Tuesday, March 13, 2012

Predator II: Just Die Already!

What do they do in in Hollywood if a movie does well at the box office? Make a sequel and use the success of the first movie to milk consumers for more money. Predator did well, earning almost $100M so naturally, Predator II came along three years later. Sequels usually have a common relationship with the original. In the first movie, the hero, after great struggle, finally kills the villain and then the sequel comes along and somehow the villain is back to life causing even more havoc. I see that and get to thinking, "Gosh darn! Why won't that thing JUST DIE ALREADY!?" I ask that question about software defects often because often times, defects have sequels too (and so should blogs)!

Despite my best efforts - thorough coverage, testing every test case I can think of, making sure everything WORKS - out of nowhere pops up some bug that I thought was squashed weeks ago! Sometimes it doesn't matter how big your muscles are, how many bullets you have in your gun, or how many other people have their guns pointed at the same monster, they still come back to life.

This can be caused by any number of things. It could be laziness on the part of the tester (or the developer) but I don't think that's usually the case. Here are some other causes:
  1. Unclear requirements
  2. Inexperience
  3. Lack of time
  4. Introduction of new/altered code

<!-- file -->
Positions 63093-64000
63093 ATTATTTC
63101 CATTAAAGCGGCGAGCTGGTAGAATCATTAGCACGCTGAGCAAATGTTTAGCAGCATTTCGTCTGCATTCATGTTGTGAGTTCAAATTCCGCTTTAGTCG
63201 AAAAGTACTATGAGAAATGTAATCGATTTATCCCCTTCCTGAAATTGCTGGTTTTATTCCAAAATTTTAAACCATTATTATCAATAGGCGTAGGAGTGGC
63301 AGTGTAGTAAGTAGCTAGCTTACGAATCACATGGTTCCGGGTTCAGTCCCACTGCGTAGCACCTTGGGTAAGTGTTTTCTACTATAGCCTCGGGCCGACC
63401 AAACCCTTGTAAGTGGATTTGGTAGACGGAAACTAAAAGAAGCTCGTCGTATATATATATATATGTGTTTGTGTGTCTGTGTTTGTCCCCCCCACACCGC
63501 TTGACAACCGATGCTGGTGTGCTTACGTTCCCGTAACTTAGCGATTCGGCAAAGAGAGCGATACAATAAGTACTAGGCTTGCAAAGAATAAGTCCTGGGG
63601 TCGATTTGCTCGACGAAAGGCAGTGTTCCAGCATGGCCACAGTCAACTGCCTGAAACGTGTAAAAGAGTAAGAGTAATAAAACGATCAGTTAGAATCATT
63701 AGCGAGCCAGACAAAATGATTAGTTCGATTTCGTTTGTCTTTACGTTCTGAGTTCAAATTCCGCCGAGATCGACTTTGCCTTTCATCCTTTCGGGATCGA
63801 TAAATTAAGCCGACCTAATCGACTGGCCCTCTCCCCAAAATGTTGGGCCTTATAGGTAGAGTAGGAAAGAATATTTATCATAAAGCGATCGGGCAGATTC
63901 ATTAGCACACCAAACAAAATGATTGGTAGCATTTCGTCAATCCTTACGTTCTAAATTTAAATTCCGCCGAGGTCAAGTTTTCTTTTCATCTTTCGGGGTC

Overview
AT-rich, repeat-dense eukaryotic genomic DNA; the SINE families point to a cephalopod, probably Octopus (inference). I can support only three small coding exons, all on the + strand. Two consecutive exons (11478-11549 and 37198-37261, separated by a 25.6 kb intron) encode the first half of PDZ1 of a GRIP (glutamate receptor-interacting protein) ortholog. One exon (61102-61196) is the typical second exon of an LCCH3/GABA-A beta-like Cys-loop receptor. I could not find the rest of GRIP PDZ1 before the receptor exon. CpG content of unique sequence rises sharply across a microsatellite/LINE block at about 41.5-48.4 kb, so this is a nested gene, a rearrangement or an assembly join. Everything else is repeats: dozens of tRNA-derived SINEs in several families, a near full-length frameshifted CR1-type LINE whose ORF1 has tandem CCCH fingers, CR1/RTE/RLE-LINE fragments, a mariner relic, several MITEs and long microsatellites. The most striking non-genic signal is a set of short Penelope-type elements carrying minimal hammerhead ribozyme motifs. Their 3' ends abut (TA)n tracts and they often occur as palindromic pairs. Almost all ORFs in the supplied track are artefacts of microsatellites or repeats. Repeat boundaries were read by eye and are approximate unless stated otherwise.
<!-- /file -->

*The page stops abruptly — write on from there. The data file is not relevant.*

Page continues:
5. Using [testing] the software in a way that it wasn't previously used
That last one is a big ball of mud - "WHY DIDN'T YOU TEST IT THAT WAY BEFORE???" See causes 1-4. The truth is, software is extremely complex and it's impossible to account for every scenario. As a tester, you must know how to prioritize and how to look for the scenarios that are most likely to occur and those which have the gravest consequences because there just isn't time/budget/people-power to do it all.

When defects do reoccur, use it as a learning catalyst. Was there an obvious breakdown in the development or testing methodology? Is this a "new" method of execution that should be noted for the future and with application other scenarios? Is there a different testing technique or tool that might have been able to expose that the defect was not fully resolved earlier?

Old defects will continue to pop up. Don't be discouraged but remain vigilant. Keep sharpening your skills and be ready for the enemy to return, because he always does, sometimes with Aliens.

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